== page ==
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Steamboat Springs Democratic Routt County Commissioner Diane Mitsch Bush appeared headed to victory Tuesday for a seat in the Colorado House of Representatives.
Mitsch Bush was leading Republican opponent Chuck McConnell with 55 percent of the vote as of 1 a.m. Wednesday.
The newly-created House District 26 represents Routt and Eagle counties. Both Mitsch Bush and McConnell call Steamboat Springs home.
In Routt County, Mitsch Bush collected 7,287 votes to McConnell's 5,146. All but a couple hundred provisional ballots had been counted in Routt County. In Eagle County, as of 9:45 p.m., Mitsch Bush held a 8,055 to 7,235 lead over McConnell.
Mitsch Bush did not return messages seeking comment late Tuesday.
Routt County Democratic Party chairwoman Catherine Carson said voters are lucky to have Mitsch Bush headed to Denver.
“It’s a statement by our two mountain communities,” Carson said.
McConnell said he was disappointed by the results.
“I had a tremendous amount of supporters here and in Eagle County that worked very hard,” McConnell said. “We’re all very disappointed.”
McConnell said he thought he had the background and tools to help create jobs and economic vitality in Colorado.
“I guess it could be said that that didn’t resonate with voters,” McConnell said.
Before becoming county commissioner in 2007, Mitsch Bush spent her career teaching at Colorado colleges, including Colorado State University and Colorado Mountain College's Alpine Campus. McConnell is a retired chemical engineer.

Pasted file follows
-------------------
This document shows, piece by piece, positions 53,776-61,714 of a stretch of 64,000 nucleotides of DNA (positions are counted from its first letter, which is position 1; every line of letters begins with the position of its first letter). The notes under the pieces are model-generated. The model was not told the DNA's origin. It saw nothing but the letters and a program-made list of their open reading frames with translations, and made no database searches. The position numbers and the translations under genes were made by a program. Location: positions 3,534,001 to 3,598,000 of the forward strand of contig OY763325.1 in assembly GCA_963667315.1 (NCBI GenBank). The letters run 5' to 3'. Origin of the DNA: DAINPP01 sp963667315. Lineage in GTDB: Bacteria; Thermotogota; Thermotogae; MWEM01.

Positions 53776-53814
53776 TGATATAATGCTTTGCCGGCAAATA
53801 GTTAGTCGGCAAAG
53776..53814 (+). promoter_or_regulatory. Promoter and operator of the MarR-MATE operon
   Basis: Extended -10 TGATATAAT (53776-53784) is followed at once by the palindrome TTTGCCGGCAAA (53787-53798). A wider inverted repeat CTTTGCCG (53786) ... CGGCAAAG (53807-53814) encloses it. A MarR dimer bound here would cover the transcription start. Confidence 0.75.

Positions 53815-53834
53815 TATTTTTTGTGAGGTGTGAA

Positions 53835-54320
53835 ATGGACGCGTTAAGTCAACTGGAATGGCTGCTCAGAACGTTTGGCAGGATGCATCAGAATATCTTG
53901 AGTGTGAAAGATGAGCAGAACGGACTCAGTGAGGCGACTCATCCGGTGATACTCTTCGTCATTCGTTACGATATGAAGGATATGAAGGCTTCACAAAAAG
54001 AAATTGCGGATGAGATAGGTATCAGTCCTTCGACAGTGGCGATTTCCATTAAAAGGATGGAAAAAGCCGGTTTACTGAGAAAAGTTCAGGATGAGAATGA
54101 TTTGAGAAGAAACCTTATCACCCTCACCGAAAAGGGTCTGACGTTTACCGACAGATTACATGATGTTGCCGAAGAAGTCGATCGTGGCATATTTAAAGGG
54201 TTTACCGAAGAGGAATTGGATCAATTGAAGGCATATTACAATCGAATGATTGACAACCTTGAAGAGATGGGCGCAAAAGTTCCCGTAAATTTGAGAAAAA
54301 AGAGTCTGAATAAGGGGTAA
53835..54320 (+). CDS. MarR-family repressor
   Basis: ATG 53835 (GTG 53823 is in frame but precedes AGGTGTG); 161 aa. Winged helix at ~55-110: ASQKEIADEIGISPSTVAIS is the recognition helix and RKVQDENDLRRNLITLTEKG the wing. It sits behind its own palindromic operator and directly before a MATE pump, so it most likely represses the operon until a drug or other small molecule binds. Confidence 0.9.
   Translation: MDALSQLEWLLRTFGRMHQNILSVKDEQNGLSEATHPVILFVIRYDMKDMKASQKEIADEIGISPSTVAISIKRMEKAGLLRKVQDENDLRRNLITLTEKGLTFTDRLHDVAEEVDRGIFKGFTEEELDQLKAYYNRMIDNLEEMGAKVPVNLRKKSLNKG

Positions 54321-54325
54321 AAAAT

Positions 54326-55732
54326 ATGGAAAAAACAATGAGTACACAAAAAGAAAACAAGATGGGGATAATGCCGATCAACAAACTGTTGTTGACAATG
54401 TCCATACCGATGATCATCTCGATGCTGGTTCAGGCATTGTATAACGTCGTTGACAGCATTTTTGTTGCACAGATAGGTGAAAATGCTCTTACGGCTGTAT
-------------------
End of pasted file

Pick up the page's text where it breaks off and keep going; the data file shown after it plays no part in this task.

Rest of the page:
Both candidates identified job creation as a top priority, but they separated themselves on their stances on regulations placed on energy companies looking to explore for oil and gas in Routt County and elsewhere across the state.
As a county commissioner, Mitsch Bush has pushed for monitoring groundwater quality around oil rigs, a policy not supported by the Colorado Oil and Gas Conservation Commission, the state agency that oversees the energy industry. Mitsch Bush has repeatedly said the Oil and Gas Conservation Commission’s rules are not good enough to protect the environment. McConnell, however, maintained that COGCC regulations were satisfactory for protecting the environment while allowing responsible energy exploration.
Mitsch Bush spent more than twice as much as McConnell during the campaign. Through Oct. 24 Mitsch Bush had raised $40,421 in cash and another $1,358 in non-monetary contributions. She spent $34,454.77. McConnell raised $19,000 in cash, $125 in non-monetary contributions and spent $16,806.
McConnell got some help from outside groups that bombarded Routt and Eagle counties with mailers critical of Mitsch Bush and complimentary of McConnell. The Denver-based Colorado Citizens for Accountable Government distributed mailers that it one case depicted Mitsch Bush as "an abominable tax monster" who wants to raise taxes on the middle class.
With the departure of Mitsch Bush from the three-person Routt County Board of Commissioners, the Routt County Democratic Party will appoint a replacement to fill out her term, which is up for election in November 2014.
To reach Matt Stensland, call 970-871-4247 or email mstensland@SteamboatToday.com